President Reagan defended his foreign policy yesterday against charges of disarray and belligerence, but at the same time repeated earlier stands on limited nuclear war in Europe and the Saudi Arabia Mideast peace plan that have generated trouble overseas.
Reagan also said that "so far I've had no answer" to the disagreement last week between Secretary of State Alexander M. Haig Jr. and Secretary of Defense Caspar W. Weinberger over whether a nuclear weapons "demonstration shot" is part of North Atlantic Treaty Organization strategy. Later the White House said Reagan actually had the answer, but chose not to disclose it.
In his fifth news conference at the White House, Reagan said, "We are not in disarray with regard to foreign policy. I think our accomplishments have been rather astounding."
As evidence, he cited 70 meetings he has had with foreign leaders in various areas, claimed that the U.S. relationships with Canada and Mexico are better than ever and that those with European allies have never been stronger, and said "we've progressed" in the Middle East.
His language was very general and his references sometimes unclear. He gave no details on his claims of success or most other points he addressed in the foreign field.
The president, who summoned Haig and White House national security adviser Richard V. Allen to an hour-long discussion of foreign policy operations last Thursday, said his aim had been "to find out" and to insure "that we're a little more careful." The meeting followed Haig's charge that a top White House official, whom he did not name, has been waging an extended "guerrilla campaign" against him.
Reagan drew laughter from reporters when he said, "There is no animus, personal animus and there is no bickering or back stabbing going on. We're a very happy group."
Asked about hints of possible U.S. intervention in Central America and the Middle East, Reagan said, "We have no plans for putting Americans in combat any place in the world, and our goal is peace."
He charged that the conflict in El Salvador results from "exported revolution . . . expansionist policy" of the Soviet Union and Cuba. He described U.S. efforts as mostly economic and said, "I don't believe this requires in any way, nor have we considered, aid of the kind of actual military intervention on our part."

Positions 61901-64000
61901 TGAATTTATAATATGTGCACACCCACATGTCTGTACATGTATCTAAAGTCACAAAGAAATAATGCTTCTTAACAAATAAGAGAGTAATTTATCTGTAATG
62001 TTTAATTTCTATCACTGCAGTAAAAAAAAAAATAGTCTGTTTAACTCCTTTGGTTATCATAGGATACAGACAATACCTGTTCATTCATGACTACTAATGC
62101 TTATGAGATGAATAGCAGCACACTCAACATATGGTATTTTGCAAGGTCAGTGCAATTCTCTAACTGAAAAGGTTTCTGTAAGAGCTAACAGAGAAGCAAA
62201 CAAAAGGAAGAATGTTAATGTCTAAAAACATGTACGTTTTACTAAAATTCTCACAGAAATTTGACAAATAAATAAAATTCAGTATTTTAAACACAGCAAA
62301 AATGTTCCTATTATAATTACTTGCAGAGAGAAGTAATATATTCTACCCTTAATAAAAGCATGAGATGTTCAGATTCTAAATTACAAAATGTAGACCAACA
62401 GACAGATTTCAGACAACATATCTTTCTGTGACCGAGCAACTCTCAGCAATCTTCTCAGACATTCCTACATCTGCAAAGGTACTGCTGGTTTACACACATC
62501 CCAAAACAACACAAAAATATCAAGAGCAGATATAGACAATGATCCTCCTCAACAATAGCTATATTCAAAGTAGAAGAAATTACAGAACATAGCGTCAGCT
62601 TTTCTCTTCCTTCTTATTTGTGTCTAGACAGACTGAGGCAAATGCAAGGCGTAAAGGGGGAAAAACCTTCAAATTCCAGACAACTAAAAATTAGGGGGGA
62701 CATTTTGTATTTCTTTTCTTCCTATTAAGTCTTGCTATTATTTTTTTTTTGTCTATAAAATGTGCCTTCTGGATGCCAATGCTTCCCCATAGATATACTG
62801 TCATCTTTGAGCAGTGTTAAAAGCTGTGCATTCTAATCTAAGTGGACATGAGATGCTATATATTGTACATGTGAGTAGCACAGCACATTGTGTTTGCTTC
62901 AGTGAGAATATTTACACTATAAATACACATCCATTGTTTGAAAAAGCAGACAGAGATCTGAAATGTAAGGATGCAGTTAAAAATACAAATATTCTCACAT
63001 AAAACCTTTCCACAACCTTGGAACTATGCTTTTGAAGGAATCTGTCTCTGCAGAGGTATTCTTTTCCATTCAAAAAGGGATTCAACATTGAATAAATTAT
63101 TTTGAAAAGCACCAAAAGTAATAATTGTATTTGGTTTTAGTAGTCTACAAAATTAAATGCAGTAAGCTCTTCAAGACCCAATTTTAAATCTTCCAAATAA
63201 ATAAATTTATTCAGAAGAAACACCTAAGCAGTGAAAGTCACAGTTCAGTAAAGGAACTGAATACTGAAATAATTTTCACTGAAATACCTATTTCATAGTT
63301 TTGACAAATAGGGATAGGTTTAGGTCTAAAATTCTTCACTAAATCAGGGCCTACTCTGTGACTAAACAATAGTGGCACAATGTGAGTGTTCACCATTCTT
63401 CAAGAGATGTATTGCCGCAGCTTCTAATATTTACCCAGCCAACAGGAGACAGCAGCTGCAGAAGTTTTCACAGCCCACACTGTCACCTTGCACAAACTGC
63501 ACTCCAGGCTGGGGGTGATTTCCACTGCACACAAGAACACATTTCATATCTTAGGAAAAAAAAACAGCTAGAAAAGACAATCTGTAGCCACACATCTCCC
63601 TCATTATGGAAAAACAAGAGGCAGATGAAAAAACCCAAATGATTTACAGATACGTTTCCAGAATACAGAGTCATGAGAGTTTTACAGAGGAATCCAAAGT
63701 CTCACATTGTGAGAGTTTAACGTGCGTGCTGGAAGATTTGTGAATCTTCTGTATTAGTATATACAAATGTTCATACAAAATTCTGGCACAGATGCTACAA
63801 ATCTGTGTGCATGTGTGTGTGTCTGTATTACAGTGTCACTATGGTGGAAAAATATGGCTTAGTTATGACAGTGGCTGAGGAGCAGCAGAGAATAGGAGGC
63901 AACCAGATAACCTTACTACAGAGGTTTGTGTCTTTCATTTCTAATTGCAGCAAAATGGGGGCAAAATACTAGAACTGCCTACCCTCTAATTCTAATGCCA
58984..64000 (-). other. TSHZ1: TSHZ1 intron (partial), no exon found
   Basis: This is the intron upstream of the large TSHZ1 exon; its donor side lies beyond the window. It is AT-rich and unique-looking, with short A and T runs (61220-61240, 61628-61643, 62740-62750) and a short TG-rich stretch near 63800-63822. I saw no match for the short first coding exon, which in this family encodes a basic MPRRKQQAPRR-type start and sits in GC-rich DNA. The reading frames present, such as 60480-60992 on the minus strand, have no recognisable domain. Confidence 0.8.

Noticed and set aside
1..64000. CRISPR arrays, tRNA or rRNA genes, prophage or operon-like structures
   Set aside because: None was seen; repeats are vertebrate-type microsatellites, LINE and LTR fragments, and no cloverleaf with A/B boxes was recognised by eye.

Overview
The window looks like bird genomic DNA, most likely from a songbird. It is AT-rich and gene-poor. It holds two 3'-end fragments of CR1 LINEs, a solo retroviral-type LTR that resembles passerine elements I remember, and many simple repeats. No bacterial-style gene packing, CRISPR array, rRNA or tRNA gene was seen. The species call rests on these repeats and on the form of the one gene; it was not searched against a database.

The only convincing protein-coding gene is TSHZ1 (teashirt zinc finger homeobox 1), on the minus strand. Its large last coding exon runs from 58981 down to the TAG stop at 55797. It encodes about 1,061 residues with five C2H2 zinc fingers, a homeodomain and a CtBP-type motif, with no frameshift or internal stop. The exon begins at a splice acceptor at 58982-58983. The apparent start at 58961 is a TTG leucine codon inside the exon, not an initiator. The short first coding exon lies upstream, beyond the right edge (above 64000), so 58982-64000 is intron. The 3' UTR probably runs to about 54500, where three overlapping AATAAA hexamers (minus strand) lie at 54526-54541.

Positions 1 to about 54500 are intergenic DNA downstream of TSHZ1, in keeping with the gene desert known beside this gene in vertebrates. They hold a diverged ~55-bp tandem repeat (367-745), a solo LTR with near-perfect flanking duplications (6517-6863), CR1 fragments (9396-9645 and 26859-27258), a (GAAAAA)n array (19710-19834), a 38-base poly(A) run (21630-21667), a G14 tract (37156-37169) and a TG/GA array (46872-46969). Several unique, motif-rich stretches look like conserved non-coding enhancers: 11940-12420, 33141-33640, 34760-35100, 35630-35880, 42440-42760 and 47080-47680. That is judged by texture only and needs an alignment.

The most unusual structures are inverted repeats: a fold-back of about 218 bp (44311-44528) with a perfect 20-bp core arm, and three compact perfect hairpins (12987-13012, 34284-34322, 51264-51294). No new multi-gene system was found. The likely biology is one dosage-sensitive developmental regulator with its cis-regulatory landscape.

Reagan did not address reports that Egypt was promised a U.S. military umbrella last month in case of an attack on Libya, despite two questions referring to the reports.
In words that may reverberate abroad, Reagan repeated his stand that battlefield nuclear warfare in Europe would not necessarily bring on an exchange of strategic nuclear attacks by the United States and the Soviet Union. His statement along these lines in an Oct. 16 interview with out-of-town editors stirred a storm in Western Europe, where U.S. strategy for nuclear war is at issue in political debate and street demonstrations.
"There's high risk, there's no question of that," said Reagan, referring to the use of battlefield nuclear weapons. He said his Oct. 16 statement had been offered only as a possibility "and I think you'd still have to say that that possibility could take place."
Haig touched off the controversy about a demonstration nuclear shot in Europe with testimony last Wednesday that "there are contingency plans in the NATO doctrine" for such a blast. The following day Weinberger testified that "there is absolutely nothing in any of the plans with which I am familiar that contains anything remotely resembling this, nor should it."
Late Thursday the administration sought to resolve the contradiction by saying that such a demonstration is "a possible option" but is "no precise NATO military plan." Reagan's remark that "confusion" exists on the issue and "so far I've had no answer" seemed to resurrect the dispute.
White House deputy press secretary Larry Speakes told reporters after the news conference that Reagan actually does not expect an answer. The president knows what is in contingency plans, said Speakes, but "he wasn't going into contingencies."
Positive comments by Reagan and Haig two weeks ago about elements of Saudi Arabia's eight-point Mideast peace plan brought sharp protests from Israeli Prime Minister Menachem Begin, who calls it a plan "to liquidate Israel." After the Israeli protests, U.S. officials refused to repeat the earlier comments or to say anything substantive about the Saudi plan. Reagan yesterday said that, though the matter is in "some dispute," he believes the recognition of Israel as a state is implicit in one point of the plan. This, he said, could be incorporated in American diplomacy, as well as "the other point"--actually, the same one he had just described--calling for all states in the region to live in peace.
On another subject, Reagan defended the plan to build the B1 bomber as necessary to U.S. defenses, and said a Congressional Budget Office cost estimate of $39.8 billion is "a worst-case" estimate he does not accept.